I’ve been thinking a bit more about the topic of my previous post (deadlines forcing decisions and focus), and comparing it to some other moments of high-energy, high-engagement, high-satisfaction productivity over the years. I realized there was a factor I hadn’t really considered before, and that was the capacity of the task to force all participants to remain in the moment.
For example, contrast these two anecdotes:
Ben knows his daughter is home sick from school today, and he’s worried about her. He keeps getting a weird exception coming from apache and he can’t figure out why. He’s got half the team in his cube, and as soon as they’re done he knows he can go home and check on his daughter. But no matter what, nothing works. It takes him until 9 PM, and it ends up being something really stupid and obvious. He’s mad at himself for missing it, and mad at the team for not finding it. He leaves frustrated and angry.
Jill has no plans tonight, which is good because she keeps running into problems with the local maven repository. She’s got half the team in her office trying to figure out why. 5 PM comes and goes, and the team stays on the task. While they’re swapping stories over cold pizza at 9 PM someone spots a stupid configuration problem. They all laugh about it, promise not to tell anyone how simple it was to solve, and go their separate ways.
Two years from now, both these developers will remember those nights. While the end result was exactly the same in both situations, one team will bond closer through the hardship while the other will not. One developer will think of it somewhat fondly, the other as a time when his work kept him from being where he needed to be.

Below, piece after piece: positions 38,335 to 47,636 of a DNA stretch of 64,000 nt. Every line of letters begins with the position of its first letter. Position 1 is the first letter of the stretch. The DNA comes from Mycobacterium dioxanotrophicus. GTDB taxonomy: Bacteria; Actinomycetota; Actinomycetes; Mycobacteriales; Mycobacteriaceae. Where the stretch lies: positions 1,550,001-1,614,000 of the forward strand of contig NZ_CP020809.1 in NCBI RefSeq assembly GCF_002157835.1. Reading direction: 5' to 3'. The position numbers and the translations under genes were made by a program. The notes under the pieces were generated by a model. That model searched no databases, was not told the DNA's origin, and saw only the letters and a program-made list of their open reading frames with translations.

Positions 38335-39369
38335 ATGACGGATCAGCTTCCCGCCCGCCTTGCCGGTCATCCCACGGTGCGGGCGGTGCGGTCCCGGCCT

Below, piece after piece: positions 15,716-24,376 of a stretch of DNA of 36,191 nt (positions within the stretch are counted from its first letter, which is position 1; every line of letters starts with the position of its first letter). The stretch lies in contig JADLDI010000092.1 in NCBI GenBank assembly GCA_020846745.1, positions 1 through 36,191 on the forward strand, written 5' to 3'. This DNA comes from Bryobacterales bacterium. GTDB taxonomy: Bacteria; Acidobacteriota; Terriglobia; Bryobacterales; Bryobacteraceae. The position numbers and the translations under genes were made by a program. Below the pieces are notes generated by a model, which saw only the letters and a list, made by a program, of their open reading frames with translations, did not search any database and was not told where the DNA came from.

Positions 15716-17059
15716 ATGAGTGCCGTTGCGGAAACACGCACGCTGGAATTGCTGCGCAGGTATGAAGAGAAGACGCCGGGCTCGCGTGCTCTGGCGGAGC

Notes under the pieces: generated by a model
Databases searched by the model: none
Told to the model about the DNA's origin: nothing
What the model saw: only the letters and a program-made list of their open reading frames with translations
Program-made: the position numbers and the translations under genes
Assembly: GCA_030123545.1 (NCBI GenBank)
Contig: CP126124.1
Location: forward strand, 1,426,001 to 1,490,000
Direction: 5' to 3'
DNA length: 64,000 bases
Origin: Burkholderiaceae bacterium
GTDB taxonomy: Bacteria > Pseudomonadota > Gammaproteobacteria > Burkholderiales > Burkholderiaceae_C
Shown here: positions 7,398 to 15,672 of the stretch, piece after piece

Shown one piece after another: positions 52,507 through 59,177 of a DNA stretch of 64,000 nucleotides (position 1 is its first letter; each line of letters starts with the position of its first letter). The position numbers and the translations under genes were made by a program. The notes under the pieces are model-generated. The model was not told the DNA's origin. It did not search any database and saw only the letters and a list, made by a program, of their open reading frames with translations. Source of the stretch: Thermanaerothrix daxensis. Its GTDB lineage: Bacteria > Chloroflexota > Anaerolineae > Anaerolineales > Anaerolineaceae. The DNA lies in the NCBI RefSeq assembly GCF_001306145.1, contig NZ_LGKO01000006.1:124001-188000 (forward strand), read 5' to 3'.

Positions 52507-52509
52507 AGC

Jill had the freedom to be in the moment, while Ben’s attention was elsewhere. This isn’t Ben’s fault, or a credit to Jill. It’s just unhappy circumstance. How many of us have been in situations like both those? I remember staying late into the evening trying to fix a configuration problem for a ControlCenter demo at EMC World — it was annoying and frustrating but in total the team that stayed to fix it grew closer and remembers it with a chuckle. Why? We were miles from home, had nowhere else to be, and had the freedom to attack the problem fully in the moment.
I’m not suggesting you hire only mid-20s kids with no families who will lose themselves in their work. But it’s important to recognize the reasons why the same circumstances can either build a team up or tear it down. I’m also not suggesting (by far!) that managers manufacture artificial barriers for teams to overcome together. Software development is full of enough pitfalls that the team will stumble into these situations without your help!
So the question becomes: what can a manager, a technical leader, or a team member do to help the team operate in the moment? How can we capitalize on those moments when they arrive? How much does the attitude of the leaders present (and remember: we expect leadership at all levels here … directors and interns share this responsibility!) shape the way the team perceives a difficult moment?
More than I think people realize.